Three aid ships carrying emergency supplies have reached the worst hit parts of the Indonesian island chain devastated by a tsunami which killed over 400 people.
However, bad weather is again obstructing efforts to reach survivors on Friday, with heavy rain and high tides making it hard deliver supplies to devastated isolated coastal communities.
Some 408 people are known to have died in the tsunami triggered by a 7.7-magnitude quake that hit near South Pagai in the Mentawai Islands on Monday evening local time.
Local officials say most of the villages hit by the tsunami have been reached, with victims from the worst-hit areas being buried in mass graves, the BBC reports.
But almost 400 remain unaccounted for, and rescuers are now working on the assumption that a large number of those missing will not be found alive.
Thousands of people have also been displaced and hundreds are severely injured.
Relief workers are hoping to drop some aid by helicopter but there are concerns that not enough aircraft have been sent to the region. Local media are reporting that while some aid is getting through, it is not nearly enough.
Amid the devastation, an 18-month-old baby has been found in a tree by a 10-year-old boy. The baby is said to be recovering in a health centre but has reportedly lost both his parents in the disaster. His rescuer also lost his parents.
Indonesia's president President Susilo Bambang Yudhoyono has visited the islands, promising the government would help West Sumatra's administration to build temporary homes, health facilities and schools, his spokesman said.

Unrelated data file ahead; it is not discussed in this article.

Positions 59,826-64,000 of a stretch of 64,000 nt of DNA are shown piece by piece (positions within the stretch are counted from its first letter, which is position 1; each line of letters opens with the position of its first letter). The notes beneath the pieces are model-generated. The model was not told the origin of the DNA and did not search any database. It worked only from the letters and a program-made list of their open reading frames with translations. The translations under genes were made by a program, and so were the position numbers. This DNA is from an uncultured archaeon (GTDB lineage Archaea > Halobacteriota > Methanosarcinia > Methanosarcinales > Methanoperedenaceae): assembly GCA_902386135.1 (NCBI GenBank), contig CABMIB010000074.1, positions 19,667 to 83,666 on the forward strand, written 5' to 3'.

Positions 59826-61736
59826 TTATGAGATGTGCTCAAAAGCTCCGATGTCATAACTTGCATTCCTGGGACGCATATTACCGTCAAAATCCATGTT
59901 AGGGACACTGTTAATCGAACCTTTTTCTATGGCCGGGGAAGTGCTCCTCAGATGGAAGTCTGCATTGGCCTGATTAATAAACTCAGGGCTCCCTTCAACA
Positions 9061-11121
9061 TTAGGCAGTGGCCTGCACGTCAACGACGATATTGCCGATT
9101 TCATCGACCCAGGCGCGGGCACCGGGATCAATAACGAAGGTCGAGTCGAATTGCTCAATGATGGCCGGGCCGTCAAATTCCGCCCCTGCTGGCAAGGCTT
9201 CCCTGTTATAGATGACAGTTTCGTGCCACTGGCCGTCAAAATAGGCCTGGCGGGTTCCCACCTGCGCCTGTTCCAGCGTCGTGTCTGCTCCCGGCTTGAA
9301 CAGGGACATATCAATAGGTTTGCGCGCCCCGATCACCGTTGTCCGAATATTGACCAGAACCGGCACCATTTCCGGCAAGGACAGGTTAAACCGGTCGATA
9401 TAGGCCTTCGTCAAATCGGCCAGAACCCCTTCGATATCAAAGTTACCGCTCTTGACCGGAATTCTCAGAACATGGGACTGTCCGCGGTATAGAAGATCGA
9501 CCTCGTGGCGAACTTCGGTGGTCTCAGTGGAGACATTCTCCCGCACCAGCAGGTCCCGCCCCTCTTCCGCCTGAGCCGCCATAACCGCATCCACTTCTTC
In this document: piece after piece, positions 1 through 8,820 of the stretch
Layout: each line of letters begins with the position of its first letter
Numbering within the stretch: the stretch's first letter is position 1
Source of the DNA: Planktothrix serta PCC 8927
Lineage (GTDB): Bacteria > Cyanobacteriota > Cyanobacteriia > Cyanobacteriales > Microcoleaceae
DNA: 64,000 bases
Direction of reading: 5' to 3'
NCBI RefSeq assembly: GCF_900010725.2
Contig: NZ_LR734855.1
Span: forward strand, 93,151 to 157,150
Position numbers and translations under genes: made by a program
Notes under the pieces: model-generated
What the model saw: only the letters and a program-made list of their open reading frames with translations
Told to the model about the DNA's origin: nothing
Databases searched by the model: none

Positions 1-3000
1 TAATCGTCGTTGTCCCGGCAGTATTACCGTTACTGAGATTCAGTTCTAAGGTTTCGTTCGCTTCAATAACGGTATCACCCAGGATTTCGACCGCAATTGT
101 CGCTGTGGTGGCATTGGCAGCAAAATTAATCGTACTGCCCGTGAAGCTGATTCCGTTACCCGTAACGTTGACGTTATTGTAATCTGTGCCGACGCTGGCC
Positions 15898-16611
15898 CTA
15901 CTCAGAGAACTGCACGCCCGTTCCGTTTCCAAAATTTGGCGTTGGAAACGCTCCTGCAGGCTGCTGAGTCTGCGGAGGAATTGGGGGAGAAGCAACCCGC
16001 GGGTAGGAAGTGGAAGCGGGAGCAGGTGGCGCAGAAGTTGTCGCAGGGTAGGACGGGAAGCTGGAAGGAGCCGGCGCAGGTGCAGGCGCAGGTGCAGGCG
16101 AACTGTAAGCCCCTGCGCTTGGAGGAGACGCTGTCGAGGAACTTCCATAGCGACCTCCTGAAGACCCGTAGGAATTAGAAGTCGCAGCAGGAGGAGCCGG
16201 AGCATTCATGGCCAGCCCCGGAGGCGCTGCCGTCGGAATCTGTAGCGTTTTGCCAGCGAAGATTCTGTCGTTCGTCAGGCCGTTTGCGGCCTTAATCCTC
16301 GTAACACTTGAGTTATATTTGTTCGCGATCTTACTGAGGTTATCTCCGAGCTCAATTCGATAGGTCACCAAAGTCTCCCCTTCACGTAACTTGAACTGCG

Aerial images of the destruction taken from helicopters show some villages were simply washed away by Monday's three-metre wave, while the scale of the damage in the worst-affected communities is slowly emerging.
An official said two villages on South Pagai, the hardest-hit island, were completely destroyed, and those who survived had nothing left except for the clothes they were wearing.
Volcano erupts again
In central Java, a volcano erupted for a second time on Thursday, hours after some of its victims were buried in a mass grave.
Mt Merapi shot huge clouds of gas and ash into the air, two days after its initial eruption, but there were no reports of damage.
At least 32 people were killed in the first eruption.
Tens of thousands of people remain in temporary shelters, and officials have urged them not to go home.
Some 50,000 people who have fled their homes on the mountain's slopes are housed in temporary shelters.
The southern slope of the mountain is a wasteland, with houses burnt and flattened, trees scorched and stripped of leaves.